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Cat 5e, Cat 6, GB Nic, GB Switches

By California Dead Head ·
We are moving. I know it sucks. We have the oportunity to wire the new building with Cat 6. I can also upgrade to GB switches and NIC's in the servers. I have been doing some reading and am a little confused.

Cat 5e runs at 100 mhz. Cat 6 at200 mhz.
I have 100 mb NIC cards and switches.

How does a mb compare to a mhz?

If I go with GB NIC cards and switches is the cat 5e at 100 mhz retarding my speed?

If I go with GB NIC's .... and Cat 6 at 200 mhz am I still retarding my speed?

Do I need special medium between a GB NIC and GB Switch or is cat 5e at 100 mhz way faster than GB's/sec???

Explain this stuff to me? How does a Mhz relate to GB's etc..............

Thanks in advance.

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Cat 5e, Cat 6, GB Nic, GB Switches

by TheChas In reply to Cat 5e, Cat 6, GB Nic, GB ...

Wire and cable are analog devices.
Thus, the wire industry rates cable based on the highest frequency the cable can reliably handle (bandwidth).

So, yes CAT5e at 100MHz will be slower than CAT6 at 200MHz. You have 1/2 the bandwidth with the CAT5 as compared to the CAT6.

Frequency (MHz) is the number of cycles per second for the waveform.
Generally, a cycle runs from
0 volts to the high level,
back down to 0 volts,
down to a negative level, (equal to the high level)
back up to 0 volts.

The data rate (MB, GB) depends on how the signal is modulated onto the carrier signal.

I have not researched GB Ethernet, so i cannot tell you how much degradation you will get with the CAT5 cable.

I would go ahead and run CAT6.
Lookat it this way, even if CAT5e will do the job now, do you want to replace the wire with CAT6 in a year or 2?

Chas

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Cat 5e, Cat 6, GB Nic, GB Switches

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Cat 5e, Cat 6, GB Nic, GB Switches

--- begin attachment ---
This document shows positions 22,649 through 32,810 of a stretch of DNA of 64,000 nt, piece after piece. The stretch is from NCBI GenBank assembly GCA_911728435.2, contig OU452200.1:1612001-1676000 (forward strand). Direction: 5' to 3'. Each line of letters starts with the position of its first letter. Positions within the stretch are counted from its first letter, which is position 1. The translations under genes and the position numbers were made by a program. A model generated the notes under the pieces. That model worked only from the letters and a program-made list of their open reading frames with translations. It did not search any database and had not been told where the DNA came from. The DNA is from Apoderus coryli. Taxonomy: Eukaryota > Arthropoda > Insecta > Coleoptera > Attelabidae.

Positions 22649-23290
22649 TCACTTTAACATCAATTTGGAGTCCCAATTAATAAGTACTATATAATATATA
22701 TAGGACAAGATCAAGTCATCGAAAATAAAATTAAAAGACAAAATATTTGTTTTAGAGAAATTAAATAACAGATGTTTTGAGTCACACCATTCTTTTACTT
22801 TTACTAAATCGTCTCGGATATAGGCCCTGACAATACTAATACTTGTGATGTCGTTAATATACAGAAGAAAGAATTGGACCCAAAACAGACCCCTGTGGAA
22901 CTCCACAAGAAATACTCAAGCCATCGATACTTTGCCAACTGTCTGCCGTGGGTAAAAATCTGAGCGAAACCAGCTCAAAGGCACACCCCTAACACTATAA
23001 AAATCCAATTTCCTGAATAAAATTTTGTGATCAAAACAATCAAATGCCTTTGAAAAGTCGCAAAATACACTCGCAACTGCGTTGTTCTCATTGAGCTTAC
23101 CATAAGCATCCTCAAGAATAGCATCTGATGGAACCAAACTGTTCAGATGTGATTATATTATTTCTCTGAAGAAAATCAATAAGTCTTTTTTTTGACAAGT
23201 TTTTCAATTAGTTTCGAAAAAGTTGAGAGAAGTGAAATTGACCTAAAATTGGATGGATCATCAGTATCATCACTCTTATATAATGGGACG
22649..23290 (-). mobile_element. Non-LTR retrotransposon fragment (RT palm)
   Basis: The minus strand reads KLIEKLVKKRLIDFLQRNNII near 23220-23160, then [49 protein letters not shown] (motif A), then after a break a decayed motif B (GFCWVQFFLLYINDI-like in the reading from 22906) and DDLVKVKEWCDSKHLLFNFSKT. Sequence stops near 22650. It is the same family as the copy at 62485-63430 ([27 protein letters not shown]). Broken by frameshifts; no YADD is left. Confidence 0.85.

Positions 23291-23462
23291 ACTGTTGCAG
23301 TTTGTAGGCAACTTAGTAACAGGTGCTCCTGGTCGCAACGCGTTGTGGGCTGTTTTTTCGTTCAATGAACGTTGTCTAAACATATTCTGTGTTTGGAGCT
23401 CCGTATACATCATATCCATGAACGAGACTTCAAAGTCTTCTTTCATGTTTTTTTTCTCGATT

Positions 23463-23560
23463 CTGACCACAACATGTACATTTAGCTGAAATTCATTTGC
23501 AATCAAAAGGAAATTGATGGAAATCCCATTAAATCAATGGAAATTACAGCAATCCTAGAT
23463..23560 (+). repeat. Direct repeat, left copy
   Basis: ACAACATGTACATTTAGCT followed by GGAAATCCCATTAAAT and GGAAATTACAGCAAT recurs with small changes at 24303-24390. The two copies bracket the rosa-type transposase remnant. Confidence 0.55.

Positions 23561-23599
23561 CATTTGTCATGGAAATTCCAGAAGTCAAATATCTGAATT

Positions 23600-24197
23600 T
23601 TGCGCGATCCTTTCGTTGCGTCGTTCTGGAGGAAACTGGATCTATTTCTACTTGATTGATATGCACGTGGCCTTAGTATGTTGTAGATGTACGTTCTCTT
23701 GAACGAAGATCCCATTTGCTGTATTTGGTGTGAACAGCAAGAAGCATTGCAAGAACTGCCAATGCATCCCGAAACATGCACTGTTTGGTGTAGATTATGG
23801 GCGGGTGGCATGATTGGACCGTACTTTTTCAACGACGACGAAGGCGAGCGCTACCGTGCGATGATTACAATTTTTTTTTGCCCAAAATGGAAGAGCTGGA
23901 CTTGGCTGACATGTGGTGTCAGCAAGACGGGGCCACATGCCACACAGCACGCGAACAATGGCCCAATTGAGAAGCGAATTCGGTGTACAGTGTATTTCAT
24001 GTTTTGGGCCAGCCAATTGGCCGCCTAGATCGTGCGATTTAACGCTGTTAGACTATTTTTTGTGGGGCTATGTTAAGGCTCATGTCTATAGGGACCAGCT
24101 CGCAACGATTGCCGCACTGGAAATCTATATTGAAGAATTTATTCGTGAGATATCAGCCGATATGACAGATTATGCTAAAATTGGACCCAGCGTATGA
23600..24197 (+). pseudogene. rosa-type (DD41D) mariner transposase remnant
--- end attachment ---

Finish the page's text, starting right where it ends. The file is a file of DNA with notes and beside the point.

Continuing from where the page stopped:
by Oldefar In reply to Cat 5e, Cat 6, GB Nic, GB ...

Here is a link to some analysis down by DSS. http://tinyurl.com/d0ib

The quick answer is Cat 5 will support GB ethernet. You gain some distance using fiber. However, GB ethernet is not intended as an end user solution, but rather as a server farm solution.

Performance for the user has several elements. First is the workstation performance (CPU, memory, protocol stack), next is the bandwidth, next is the distance, next is latency of comm devices if present, next are the servers (CPU, memory, protocol stack), and finally the application. In a LAN, bandwidth, distance, and latency is typically less that 10 percent of total task time, so any gains in communications will only impact that 10 percent. In effect, double your performance in LAN comm and get a 5 percent total improvement.

Your profile indicates an NT and earlier environment. Spend those funds to look at desktop enhancements, not more bandwidth.

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Cat 5e, Cat 6, GB Nic, GB Switches

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Cat 5e, Cat 6, GB Nic, GB Switches

by Deadly Ernest In reply to Cat 5e, Cat 6, GB Nic, GB ...

For most environments the difference is irrelevant, 1GB and better is only really useful for high transfer areas and for backbones. The cost difference between Cat6 and Cat5 does not give you a worthwhile return for the majority of local area networks, but there is no cost difference between Cat5 and Cat5e in most areas and Cat5e will also allow you the 1GB if needed.

Nowdays most new installs use Cat5e for their PC to switch/router links and then fibre or Cat6 as the backbone between switches/routers in a major network. In small networks Cat5e all the way is usually sufficient.

Remember to upgrade to Cat6 will require new switches, routers, and network cards. Using Cat5e will allow you to use existing ethernet hardware (as it is fully compatible with Cat5) and then just have a 1GB switch to connect the segments if you feel it is needed.

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Cat 5e, Cat 6, GB Nic, GB Switches

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